"Horizontal jigs tipped with flavored softbaits such as Berkley PowerBait and Gulp! bodies also work well," he says. "You can use spoons, too, but vertical baits aren't nearly as effective this time of year."
Glorvigen shelves traditional snap-fall tactics used for walleyes and other large predators, favoring a slower hand for suspended cool-water crappies.
"I prefer dead-sticking over a standard jigging presentation," he says. "When crappies see the lure's profile, they think it's a minnow mixed in with the zooplankton and boy, do they smack it."
Ponds are standard fare in Southern states, but many northern anglers write off small waters as winterkill-besieged bullhead factories.
Panfish ace Bob Bohland says that's a mistake, since even the smallest pond could be paradise. "I spend a lot of time pond-hopping in northwestern Minnesota," he says. "And even this far north, many ponds hold a surprising number of perch, bluegills, and crappies.
Bohland's honeyholes range from one to 20 acres in size. He says incoming streams and springs can portend panfish nirvana, but aren't absolutely critical.
"Inflows can help prevent winterkill," he says. "But some ponds see die-offs and then bounce back with a vengeance, producing big panfish a few seasons later."
One of the surest signs a pond holds fish, he notes, is actually a sign.
"If you see a road sign that says, 'No Parking,' or 'No Fishing From Roadway,' find a place to park and check it out," he laughs. "Trust me on this one. I've caught some really big bluegills just by reading the signs."
When hordes of fish-hungry, winter-weary panfish anglers converge on community fishing areas during the crappie's spring fling into shallow water, the mob scene can make fishing a nightmare.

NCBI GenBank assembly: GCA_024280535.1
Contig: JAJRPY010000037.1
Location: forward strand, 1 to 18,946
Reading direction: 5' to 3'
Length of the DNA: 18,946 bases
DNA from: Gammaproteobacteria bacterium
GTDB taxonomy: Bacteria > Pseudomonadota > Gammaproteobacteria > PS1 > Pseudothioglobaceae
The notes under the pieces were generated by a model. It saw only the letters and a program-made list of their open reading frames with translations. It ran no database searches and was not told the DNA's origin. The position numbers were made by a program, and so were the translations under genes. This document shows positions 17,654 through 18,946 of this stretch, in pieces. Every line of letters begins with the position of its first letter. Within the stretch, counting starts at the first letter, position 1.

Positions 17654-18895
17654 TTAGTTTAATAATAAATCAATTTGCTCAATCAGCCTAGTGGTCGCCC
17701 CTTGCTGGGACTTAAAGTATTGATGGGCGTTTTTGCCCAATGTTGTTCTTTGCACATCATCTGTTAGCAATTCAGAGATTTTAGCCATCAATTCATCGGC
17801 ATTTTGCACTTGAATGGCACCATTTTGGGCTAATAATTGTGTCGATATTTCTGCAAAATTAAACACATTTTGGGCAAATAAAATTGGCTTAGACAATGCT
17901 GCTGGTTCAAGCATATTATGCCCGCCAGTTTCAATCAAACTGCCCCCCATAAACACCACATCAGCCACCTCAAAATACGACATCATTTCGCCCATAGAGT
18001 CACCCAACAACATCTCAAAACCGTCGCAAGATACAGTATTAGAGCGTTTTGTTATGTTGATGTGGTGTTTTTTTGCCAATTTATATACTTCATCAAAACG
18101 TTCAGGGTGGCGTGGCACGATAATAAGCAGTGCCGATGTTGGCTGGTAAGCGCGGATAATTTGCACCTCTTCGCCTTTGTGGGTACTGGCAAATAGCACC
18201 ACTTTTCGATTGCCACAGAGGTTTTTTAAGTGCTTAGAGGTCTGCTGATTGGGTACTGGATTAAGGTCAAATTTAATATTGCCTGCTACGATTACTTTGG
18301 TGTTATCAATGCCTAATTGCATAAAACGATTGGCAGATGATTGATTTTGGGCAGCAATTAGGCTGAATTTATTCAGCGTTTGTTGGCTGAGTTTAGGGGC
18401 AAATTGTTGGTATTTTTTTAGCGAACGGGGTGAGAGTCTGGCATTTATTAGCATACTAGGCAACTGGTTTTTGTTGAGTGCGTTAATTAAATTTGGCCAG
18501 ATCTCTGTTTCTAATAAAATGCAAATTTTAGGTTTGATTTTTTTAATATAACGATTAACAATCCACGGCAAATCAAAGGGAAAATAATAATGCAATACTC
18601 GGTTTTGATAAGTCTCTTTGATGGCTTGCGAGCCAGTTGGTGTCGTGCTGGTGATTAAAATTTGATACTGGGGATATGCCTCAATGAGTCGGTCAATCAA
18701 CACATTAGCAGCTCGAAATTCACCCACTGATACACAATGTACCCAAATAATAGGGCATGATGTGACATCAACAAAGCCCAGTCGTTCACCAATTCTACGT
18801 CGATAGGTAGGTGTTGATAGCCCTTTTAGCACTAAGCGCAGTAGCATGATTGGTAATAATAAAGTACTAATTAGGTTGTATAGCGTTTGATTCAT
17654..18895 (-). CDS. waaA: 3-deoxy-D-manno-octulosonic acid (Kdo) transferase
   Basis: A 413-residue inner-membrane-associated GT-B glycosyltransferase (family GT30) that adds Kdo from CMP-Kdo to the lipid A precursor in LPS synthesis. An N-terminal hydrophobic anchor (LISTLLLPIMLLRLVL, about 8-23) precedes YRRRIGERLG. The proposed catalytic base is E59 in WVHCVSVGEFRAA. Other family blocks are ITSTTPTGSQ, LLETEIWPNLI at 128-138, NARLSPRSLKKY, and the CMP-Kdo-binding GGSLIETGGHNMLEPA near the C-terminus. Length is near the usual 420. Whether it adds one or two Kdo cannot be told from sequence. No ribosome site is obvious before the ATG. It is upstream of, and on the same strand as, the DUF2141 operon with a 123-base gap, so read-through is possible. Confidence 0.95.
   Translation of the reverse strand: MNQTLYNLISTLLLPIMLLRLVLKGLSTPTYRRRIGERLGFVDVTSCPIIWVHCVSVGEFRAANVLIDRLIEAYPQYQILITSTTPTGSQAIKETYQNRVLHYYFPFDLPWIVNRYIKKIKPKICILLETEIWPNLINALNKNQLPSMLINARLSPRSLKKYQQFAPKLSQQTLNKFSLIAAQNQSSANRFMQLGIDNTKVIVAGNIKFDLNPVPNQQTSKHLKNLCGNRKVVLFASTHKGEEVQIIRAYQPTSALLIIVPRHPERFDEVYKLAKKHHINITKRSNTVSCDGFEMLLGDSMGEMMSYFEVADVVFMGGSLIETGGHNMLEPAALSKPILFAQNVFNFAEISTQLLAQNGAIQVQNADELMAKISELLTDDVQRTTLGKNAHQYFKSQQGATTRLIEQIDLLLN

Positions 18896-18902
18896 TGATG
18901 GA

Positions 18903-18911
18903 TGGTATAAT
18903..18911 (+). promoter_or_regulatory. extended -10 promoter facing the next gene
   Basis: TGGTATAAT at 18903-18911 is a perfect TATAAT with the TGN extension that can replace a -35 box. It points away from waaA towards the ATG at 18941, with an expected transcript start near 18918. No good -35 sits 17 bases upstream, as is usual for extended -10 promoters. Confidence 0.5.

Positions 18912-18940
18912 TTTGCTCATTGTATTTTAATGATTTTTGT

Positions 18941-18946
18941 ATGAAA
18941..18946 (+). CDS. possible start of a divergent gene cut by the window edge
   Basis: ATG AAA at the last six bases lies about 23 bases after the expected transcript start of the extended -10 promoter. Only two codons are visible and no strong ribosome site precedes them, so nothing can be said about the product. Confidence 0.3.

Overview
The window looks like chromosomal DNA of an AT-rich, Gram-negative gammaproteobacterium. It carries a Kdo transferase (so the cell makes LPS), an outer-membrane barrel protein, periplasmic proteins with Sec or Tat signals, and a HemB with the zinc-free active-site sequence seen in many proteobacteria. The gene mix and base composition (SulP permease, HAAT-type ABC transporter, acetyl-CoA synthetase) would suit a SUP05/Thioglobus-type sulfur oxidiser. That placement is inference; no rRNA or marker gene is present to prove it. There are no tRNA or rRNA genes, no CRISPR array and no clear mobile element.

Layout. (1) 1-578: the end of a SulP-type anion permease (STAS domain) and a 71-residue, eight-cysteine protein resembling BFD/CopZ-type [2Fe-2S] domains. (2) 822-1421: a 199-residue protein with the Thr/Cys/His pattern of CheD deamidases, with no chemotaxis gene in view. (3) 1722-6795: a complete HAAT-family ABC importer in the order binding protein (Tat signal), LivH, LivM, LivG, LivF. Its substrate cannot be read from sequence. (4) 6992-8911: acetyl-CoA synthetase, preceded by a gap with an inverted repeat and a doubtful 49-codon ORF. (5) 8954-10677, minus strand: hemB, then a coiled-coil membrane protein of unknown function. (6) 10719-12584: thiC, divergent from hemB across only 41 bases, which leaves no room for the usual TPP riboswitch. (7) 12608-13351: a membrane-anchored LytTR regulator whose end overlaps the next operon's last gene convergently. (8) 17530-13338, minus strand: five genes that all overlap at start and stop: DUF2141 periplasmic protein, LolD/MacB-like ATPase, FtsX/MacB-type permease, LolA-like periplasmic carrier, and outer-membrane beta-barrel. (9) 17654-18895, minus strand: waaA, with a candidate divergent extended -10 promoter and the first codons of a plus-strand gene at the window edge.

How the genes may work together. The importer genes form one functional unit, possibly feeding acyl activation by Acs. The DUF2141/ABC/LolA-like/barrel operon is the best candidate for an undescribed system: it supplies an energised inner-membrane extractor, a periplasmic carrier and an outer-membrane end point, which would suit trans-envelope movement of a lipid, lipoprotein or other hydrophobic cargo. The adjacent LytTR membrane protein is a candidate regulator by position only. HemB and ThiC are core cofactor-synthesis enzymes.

To combat the crowd, Fournier looks for fish-holding areas away from the carnage.
"Warm water and food are key right now, so I look for areas with the warmest water the system has to offer," he begins. "Dark-bottomed bays that soak up the sun's rays are classic spots, but they're not the only game in town.
"I also look for old bulrush and cattail stems, clumps of dead weeds, flooded shoreline brush, and anything else that absorbs heat and kickstarts the food chain.
"Incoming streams, dead-end canals, and shallow channels linking lakes can also be gold mines. Don't be afraid to look up a creek for crappies, either, because the fish often move in when the water is warmer than the main lake or river," he advises.
When forced into a community hole, Fournier fishes the edge of the crowd. "Spring crappies are roamers, and often move away from the commotion," he explains.
Tactically speaking, Fournier fancasts likely areas with small jigs such as 1/64-ounce Lindy Little Nippers suspended under a slip-bobber.
When hard-pressed crappies short-strike the jig, he boosts hookups by trimming back the tail feathers and bending the hook point about 30 degrees to the side.
Such combat fishing tactics are a fine finish to our roundup of slick panfishing tricks that collectively can help you catch more fish all season long.